TCAid   B_S_alias   comments
245156   b37s1346   G
[...]
242001   b367s02456   Gepp
[...]
1100   b357s236   Gs
243109   b367s1346   Gs



These are explosive as well, though?
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Re: apgsearch - haul requests

Postby shouldsee » February 18th, 2017, 9:51 am

Apple Bottom wrote:
shouldsee wrote:A concise list:

These are explosive as well, though?


Yeah sorry some labels are incorrect. Thank for spotting. Should be fixed now.

EDIT: Actually, it appear as a result of faulty translation from TCAid to BS notation.(Actaully this translation is fine, the problem is when I tried to invert rules into B3....) Their TCAid appear non-explosive when I emulated them with my custom script.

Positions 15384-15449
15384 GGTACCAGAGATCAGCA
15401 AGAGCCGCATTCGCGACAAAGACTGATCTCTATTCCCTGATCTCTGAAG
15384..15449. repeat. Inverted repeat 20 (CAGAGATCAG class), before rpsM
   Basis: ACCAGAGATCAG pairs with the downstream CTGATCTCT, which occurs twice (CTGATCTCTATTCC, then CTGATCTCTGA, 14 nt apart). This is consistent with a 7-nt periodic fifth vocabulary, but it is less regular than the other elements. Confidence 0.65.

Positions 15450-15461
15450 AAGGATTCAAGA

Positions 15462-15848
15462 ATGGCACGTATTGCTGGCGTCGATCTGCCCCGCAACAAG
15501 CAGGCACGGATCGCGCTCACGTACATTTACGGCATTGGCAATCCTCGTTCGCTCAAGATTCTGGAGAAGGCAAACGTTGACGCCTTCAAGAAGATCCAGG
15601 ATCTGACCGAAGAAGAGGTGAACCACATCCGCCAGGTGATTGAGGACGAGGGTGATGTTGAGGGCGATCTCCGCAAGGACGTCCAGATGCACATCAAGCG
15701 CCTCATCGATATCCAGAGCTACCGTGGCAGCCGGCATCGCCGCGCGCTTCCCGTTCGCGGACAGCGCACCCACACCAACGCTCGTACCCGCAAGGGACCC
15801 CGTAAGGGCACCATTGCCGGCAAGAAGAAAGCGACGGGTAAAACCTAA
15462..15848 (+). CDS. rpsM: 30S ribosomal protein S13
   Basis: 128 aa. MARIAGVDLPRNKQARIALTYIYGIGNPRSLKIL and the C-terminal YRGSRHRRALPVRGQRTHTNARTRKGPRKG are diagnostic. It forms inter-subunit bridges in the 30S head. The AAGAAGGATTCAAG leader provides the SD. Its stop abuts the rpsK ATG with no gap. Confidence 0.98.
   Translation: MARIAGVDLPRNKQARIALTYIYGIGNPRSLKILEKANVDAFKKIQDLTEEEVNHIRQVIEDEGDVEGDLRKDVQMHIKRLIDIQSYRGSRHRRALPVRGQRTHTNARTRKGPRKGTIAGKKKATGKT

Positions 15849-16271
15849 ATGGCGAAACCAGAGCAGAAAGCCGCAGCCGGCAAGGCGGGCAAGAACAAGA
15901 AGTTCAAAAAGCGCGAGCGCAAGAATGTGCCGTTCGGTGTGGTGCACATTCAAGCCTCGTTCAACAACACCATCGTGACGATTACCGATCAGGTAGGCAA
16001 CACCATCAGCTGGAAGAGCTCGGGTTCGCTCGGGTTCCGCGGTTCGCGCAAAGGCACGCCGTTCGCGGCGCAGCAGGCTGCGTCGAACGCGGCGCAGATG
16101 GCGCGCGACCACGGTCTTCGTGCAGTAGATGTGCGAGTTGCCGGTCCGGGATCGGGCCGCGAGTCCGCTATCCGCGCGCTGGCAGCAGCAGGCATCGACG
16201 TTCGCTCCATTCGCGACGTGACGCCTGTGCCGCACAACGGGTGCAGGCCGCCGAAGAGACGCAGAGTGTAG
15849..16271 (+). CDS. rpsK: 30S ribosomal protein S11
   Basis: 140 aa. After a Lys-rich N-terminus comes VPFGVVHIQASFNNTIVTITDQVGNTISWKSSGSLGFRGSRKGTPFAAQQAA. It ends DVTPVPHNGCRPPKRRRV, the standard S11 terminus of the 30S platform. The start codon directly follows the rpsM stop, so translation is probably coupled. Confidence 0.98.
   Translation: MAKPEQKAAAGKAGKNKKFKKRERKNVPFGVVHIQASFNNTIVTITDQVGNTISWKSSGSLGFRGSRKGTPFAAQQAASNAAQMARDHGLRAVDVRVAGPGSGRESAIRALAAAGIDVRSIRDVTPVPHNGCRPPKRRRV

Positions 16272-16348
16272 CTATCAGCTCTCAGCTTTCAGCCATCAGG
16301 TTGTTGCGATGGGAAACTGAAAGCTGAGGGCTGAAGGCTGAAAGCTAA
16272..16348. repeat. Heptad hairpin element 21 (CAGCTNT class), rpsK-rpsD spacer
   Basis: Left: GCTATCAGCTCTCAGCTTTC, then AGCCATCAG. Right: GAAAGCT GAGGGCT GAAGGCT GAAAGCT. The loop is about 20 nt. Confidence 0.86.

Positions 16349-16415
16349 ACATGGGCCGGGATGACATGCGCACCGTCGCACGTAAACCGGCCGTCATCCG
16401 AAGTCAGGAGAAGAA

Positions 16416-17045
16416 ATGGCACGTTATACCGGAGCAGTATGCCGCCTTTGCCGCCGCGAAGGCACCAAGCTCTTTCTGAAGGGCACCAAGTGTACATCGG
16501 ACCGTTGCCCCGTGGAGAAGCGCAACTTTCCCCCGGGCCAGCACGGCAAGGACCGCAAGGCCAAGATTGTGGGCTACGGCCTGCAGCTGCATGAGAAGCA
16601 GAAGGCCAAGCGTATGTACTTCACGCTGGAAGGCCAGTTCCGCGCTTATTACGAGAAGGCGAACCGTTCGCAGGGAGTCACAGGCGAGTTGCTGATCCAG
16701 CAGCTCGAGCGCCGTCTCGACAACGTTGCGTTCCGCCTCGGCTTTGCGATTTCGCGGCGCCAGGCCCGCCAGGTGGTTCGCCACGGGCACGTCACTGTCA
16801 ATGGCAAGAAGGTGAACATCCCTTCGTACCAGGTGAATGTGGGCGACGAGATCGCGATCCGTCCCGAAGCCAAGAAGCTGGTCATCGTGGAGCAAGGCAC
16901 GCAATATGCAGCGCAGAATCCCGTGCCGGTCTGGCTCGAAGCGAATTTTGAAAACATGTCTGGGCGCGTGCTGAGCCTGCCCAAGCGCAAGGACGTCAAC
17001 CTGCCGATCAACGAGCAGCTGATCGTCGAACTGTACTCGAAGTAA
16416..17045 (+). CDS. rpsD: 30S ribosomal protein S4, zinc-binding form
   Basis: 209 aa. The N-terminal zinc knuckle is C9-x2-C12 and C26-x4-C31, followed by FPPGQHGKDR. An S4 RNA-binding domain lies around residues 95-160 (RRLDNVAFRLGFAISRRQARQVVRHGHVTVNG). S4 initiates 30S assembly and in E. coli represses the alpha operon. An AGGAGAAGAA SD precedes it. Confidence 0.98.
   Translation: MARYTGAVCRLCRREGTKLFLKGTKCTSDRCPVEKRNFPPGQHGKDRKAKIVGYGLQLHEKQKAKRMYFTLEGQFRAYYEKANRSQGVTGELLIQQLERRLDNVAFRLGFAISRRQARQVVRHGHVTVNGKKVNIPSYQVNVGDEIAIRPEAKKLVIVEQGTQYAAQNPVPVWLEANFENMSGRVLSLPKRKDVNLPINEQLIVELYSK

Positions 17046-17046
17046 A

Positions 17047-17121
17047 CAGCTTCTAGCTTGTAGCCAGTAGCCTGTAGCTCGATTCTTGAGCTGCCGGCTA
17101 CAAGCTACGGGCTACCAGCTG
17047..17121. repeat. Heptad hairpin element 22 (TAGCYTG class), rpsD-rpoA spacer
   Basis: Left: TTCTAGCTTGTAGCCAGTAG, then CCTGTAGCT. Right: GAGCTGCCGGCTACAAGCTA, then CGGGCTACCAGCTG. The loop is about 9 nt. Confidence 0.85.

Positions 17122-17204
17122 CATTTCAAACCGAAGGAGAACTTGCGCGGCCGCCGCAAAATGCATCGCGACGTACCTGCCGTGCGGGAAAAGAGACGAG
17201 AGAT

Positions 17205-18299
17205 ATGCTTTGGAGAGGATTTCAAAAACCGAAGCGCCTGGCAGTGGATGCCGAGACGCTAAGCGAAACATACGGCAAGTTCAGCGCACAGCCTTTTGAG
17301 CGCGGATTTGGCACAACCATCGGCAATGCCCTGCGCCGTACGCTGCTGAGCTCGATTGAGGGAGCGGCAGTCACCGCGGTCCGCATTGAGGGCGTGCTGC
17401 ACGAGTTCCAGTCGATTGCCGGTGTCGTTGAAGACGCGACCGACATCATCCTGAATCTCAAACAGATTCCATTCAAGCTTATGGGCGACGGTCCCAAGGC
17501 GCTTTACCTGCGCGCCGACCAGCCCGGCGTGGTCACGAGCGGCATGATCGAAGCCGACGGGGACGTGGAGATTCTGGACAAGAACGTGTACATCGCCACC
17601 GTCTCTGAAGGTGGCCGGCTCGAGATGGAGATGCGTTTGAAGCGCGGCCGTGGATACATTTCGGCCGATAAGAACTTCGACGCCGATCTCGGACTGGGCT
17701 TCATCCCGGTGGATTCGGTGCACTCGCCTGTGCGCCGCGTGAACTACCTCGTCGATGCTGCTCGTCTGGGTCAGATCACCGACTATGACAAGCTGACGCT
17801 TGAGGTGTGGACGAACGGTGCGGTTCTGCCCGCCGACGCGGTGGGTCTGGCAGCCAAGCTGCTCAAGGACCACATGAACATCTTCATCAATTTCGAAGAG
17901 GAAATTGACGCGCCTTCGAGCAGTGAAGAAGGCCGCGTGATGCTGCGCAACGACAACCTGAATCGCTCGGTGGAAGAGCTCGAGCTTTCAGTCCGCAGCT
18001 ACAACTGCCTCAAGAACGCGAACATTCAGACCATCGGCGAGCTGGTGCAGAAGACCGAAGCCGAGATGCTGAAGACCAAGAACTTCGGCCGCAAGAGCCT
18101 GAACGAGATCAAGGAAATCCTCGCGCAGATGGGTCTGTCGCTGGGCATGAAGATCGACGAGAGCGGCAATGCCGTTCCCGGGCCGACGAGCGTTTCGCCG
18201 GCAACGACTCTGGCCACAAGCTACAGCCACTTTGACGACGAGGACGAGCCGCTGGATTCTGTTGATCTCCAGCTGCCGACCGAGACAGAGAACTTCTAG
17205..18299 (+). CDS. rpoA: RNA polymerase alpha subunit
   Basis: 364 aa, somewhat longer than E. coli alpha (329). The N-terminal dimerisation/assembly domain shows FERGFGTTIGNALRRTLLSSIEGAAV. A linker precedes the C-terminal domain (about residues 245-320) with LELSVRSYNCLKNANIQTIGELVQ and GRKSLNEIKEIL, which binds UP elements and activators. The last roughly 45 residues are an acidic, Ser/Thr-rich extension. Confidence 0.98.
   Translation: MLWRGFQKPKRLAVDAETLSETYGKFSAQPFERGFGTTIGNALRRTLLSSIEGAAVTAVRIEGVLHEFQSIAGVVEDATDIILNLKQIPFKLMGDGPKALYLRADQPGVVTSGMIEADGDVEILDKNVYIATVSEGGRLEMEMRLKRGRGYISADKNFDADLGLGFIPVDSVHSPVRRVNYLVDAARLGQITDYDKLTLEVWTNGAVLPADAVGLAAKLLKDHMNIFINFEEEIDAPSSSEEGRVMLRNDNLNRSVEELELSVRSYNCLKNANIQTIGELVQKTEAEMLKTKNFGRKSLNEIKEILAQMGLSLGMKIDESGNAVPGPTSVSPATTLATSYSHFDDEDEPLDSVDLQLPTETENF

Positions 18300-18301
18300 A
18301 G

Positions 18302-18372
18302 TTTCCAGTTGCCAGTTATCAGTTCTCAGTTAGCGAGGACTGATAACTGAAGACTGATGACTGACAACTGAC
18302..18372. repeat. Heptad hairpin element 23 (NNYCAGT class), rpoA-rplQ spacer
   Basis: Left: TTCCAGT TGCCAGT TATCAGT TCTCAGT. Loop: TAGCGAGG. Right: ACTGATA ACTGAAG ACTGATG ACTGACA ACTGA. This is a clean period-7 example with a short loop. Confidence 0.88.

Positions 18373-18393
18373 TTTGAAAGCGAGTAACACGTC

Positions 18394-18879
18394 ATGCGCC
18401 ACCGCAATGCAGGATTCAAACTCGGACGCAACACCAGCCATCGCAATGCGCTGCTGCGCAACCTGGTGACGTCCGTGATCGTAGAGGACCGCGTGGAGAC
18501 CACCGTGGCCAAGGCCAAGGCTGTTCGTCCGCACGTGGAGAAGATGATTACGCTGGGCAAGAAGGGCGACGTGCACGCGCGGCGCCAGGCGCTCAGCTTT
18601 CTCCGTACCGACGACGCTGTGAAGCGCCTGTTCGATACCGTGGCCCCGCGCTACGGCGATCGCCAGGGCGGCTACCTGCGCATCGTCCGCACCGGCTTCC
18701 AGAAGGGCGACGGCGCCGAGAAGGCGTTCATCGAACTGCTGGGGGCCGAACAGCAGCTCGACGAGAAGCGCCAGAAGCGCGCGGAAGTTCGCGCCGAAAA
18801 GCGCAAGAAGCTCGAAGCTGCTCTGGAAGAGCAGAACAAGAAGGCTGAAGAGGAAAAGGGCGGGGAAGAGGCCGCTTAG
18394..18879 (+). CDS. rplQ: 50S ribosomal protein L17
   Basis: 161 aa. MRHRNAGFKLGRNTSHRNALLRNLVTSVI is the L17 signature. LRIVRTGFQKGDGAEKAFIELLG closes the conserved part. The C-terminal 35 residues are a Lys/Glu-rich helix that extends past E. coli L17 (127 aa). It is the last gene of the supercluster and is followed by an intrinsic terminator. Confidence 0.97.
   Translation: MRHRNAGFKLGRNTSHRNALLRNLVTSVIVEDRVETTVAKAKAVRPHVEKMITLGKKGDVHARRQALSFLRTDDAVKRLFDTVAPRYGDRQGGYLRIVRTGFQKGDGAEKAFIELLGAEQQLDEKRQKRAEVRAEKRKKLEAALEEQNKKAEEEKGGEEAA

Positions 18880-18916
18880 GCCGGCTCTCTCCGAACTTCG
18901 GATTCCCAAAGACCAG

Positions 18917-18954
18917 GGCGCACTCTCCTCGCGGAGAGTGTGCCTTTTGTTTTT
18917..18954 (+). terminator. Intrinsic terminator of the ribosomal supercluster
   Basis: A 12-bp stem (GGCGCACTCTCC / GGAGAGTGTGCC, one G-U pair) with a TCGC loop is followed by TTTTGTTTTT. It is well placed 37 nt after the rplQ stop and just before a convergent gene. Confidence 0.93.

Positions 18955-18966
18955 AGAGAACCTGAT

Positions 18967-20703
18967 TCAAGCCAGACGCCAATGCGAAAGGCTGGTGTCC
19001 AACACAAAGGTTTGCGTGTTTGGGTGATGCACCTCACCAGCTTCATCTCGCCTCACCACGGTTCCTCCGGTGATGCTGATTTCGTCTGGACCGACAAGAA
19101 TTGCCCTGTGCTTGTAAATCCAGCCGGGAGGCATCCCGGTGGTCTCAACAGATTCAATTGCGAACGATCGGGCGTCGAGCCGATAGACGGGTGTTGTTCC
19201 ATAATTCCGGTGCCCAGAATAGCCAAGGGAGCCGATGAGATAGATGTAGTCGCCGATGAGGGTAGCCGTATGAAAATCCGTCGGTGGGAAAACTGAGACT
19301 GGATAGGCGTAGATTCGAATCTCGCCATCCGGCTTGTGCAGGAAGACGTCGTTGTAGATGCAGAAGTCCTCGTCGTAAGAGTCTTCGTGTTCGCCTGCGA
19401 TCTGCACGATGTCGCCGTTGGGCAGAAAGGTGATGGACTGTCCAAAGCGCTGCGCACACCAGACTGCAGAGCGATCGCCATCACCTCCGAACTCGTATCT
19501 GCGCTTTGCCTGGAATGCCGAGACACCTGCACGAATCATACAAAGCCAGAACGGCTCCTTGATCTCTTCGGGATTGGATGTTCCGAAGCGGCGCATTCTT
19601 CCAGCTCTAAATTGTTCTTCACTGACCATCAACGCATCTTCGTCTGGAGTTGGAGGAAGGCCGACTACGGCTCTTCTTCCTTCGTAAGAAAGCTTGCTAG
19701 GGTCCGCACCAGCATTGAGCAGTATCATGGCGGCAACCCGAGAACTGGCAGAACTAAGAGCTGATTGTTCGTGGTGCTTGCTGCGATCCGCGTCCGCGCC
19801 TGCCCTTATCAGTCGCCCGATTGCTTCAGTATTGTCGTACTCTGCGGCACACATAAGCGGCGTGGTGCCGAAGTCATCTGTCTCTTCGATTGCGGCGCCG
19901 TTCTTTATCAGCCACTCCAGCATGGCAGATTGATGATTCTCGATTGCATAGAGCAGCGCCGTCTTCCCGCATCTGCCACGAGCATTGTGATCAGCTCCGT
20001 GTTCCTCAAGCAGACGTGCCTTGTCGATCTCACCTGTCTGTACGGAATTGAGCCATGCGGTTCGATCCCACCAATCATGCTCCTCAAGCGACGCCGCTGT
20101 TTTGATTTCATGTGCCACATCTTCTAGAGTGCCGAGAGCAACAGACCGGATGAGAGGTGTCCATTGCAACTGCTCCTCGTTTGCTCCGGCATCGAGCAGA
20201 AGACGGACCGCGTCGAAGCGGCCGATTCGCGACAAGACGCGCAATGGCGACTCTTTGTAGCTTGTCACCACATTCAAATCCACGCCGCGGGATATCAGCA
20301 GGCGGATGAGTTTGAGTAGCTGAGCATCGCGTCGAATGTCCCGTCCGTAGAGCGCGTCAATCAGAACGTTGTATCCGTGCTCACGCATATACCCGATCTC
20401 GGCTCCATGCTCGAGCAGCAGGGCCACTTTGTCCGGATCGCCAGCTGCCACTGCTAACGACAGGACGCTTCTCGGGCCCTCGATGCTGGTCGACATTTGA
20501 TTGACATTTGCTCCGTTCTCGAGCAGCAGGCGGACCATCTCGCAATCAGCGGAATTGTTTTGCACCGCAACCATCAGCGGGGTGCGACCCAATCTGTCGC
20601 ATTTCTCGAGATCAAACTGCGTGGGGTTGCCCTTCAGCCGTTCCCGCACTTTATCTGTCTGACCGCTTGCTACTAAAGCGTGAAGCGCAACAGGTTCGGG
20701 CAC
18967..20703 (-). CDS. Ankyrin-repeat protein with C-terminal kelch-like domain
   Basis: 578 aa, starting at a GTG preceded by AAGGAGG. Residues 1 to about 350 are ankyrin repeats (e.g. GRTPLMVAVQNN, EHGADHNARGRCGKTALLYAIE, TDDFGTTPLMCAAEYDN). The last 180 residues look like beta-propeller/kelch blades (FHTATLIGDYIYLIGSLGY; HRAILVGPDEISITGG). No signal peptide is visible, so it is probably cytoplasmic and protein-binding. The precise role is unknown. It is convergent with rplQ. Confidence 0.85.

The script is attached.
## This script emulate a BS rule by its decimal TCA id
## Written by Feng (shouldsee.gem@gmail.com) Feb 2017.
import golly
rnum=golly.getstring('TCA number','6152');




r=bin(int(rnum));
r=r[:1:-1];
r+='0'*(18-len(r));

rule=[i for x,i in zip(r,range(len(r))) if x=='1'];

alias='b';

ps=1;
for a in rule:
   if a>8 and ps:
      alias+='s';
      ps=0;
   alias+=str((a)%9)
if ps==1:
   alias+='s';


golly.setalgo("QuickLife")
# golly.note(alias)
golly.setrule(alias);
golly.setclipstr('\n'+rnum);
Last edited by shouldsee on February 19th, 2017, 10:13 am, edited 1 time in total.
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Re: apgsearch - haul requests

Postby Apple Bottom » February 19th, 2017, 7:53 am

shouldsee wrote:EDIT: Actually, it appear as a result of faulty translation from TCAid to BS notation.